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Human Genome project leaves much of human variation unsampled

was widely cited. These conclusions, while valid, cannot be deduced from the Celera data. "A scientifically more viable strategy would be to examine many more sub-Saharan Africans than non-Africans," writes Disotell, "because sub-Saharan African populations can be expected to represent the majority of all human variation." In addition, Disotell suggests that rather than sampling individuals from a mixed population such as the USA where household data surveys show that about 20% of the population have close relatives from a racial group different from their own samples should be gathered from the regions themselves. The genomes of the African-American population, for instance, have a distinct European influence comprising about 7% of the gene pool in Jamaica and as high as 26% of the African-American gene pool in some North American cities.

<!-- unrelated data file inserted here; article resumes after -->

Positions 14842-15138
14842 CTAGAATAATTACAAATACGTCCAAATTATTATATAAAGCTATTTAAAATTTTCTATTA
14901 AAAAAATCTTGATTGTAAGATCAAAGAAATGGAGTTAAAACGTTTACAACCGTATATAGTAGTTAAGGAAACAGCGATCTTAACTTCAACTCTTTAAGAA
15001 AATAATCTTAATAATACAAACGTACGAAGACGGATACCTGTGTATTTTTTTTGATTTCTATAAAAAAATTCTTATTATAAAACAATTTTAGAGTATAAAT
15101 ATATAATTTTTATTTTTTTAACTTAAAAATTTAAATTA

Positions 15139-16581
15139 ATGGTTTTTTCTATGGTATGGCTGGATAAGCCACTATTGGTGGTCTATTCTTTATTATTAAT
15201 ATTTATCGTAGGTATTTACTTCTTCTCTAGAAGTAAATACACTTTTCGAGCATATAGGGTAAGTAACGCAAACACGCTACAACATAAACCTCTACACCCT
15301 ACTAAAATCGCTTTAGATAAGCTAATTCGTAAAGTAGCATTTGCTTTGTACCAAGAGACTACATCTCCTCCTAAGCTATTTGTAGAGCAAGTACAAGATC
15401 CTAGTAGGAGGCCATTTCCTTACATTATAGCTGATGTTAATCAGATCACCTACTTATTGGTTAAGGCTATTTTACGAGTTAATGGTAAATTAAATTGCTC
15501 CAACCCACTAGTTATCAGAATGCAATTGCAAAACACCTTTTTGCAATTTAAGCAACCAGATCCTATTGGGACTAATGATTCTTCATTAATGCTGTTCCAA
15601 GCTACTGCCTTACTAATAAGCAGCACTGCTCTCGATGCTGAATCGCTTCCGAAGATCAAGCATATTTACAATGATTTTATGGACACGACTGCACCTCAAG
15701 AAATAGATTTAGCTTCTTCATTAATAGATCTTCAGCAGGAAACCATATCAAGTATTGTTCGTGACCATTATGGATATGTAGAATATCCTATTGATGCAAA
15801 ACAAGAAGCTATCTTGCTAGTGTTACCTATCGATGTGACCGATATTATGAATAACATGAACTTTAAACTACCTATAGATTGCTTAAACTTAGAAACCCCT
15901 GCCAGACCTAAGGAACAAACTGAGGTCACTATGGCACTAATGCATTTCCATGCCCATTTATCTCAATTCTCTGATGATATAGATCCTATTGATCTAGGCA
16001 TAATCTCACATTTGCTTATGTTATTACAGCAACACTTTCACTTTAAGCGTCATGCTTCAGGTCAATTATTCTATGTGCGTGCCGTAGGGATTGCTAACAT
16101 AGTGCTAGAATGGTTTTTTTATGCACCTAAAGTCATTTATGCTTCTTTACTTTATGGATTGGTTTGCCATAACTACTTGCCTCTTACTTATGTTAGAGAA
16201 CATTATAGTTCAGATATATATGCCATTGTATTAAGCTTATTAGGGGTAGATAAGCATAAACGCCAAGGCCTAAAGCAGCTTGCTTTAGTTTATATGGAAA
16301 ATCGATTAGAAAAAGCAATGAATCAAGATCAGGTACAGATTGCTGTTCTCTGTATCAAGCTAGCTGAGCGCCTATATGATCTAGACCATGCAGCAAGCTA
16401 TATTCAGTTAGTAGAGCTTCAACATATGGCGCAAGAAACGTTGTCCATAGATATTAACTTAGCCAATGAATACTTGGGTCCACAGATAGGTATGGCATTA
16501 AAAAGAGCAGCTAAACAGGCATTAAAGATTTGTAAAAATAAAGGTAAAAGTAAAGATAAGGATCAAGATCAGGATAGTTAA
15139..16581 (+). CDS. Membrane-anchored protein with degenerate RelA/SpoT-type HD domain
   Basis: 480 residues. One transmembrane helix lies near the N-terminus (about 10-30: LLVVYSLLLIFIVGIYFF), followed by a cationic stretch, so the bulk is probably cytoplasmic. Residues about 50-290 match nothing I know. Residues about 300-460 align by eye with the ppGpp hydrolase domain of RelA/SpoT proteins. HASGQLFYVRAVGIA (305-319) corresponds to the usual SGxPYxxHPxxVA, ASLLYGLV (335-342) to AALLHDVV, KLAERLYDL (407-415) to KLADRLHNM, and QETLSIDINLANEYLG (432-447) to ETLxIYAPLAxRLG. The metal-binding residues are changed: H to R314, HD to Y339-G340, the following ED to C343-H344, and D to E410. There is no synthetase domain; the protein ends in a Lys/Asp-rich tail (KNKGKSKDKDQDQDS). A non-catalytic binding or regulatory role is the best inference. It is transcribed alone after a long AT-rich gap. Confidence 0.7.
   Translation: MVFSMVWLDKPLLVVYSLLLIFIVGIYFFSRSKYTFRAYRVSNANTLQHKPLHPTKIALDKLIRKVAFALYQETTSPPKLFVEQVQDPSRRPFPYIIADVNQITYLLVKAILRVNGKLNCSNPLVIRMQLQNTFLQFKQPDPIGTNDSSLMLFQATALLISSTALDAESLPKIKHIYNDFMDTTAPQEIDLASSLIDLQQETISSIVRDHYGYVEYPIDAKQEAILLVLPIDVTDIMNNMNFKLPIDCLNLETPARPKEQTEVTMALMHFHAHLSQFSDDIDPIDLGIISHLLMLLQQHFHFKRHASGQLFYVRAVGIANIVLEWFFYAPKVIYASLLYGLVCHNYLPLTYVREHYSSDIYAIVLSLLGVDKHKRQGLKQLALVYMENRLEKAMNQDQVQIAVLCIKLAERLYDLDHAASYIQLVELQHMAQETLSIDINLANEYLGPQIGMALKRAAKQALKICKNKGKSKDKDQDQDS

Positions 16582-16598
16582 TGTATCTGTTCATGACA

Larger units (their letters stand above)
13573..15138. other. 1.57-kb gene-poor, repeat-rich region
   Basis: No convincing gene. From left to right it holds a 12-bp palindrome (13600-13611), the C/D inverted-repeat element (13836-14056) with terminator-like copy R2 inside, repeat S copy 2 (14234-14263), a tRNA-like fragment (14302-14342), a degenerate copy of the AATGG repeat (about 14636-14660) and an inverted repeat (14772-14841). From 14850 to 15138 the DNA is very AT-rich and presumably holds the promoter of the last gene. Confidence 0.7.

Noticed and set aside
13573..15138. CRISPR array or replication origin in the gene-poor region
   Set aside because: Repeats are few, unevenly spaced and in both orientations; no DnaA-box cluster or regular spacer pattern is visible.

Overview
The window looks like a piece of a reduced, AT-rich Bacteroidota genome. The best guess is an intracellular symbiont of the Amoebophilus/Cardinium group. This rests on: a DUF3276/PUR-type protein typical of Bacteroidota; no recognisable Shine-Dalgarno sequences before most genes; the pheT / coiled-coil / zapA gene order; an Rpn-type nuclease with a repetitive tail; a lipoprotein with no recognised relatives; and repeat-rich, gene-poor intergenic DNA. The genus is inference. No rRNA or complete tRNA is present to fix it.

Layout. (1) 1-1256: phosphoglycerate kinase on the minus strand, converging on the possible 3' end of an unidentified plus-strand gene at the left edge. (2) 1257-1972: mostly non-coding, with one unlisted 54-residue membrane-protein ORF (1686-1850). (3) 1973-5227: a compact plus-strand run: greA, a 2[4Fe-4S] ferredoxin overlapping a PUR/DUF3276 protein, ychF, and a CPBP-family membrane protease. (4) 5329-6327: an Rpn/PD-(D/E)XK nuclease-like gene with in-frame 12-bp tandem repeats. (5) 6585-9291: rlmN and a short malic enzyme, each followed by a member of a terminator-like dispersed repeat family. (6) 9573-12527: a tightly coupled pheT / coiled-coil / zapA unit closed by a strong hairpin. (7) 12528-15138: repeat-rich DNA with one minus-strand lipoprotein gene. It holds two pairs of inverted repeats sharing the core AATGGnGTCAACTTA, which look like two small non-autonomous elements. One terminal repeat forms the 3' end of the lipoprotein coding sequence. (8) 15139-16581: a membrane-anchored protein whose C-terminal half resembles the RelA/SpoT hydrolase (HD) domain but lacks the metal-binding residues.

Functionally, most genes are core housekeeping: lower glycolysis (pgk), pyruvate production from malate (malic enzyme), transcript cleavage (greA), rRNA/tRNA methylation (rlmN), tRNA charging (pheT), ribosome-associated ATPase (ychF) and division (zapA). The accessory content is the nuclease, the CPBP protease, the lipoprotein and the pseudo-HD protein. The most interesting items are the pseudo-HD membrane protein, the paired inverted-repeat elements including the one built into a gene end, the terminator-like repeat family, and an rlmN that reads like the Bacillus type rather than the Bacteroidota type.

A controversial project to survey human genetic diversity, the Human Genome Diversity Project, has been proposed in order to represent worldwide genetic diversity. The proposal, still being modified to take into account ethical and legal concerns, would collect together samples from a wide range of populations from throughout the world thought best to represent human diversity and would take into account our evolutionary history and known patterns of variation among current human populations. "A human diversity project has been made far more tractable by the work laid by Celera and the publicly funded Human Genome Organisations impressive accomplishments, not only in sequencing the human genome but also in beginning to use it as a map to discover the full extent of human genetic diversity," writes Disotell.


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Contact: John Peel
john@biomedcentral.com
44-020-7631-9954
BioMed Central
5-Dec-2000


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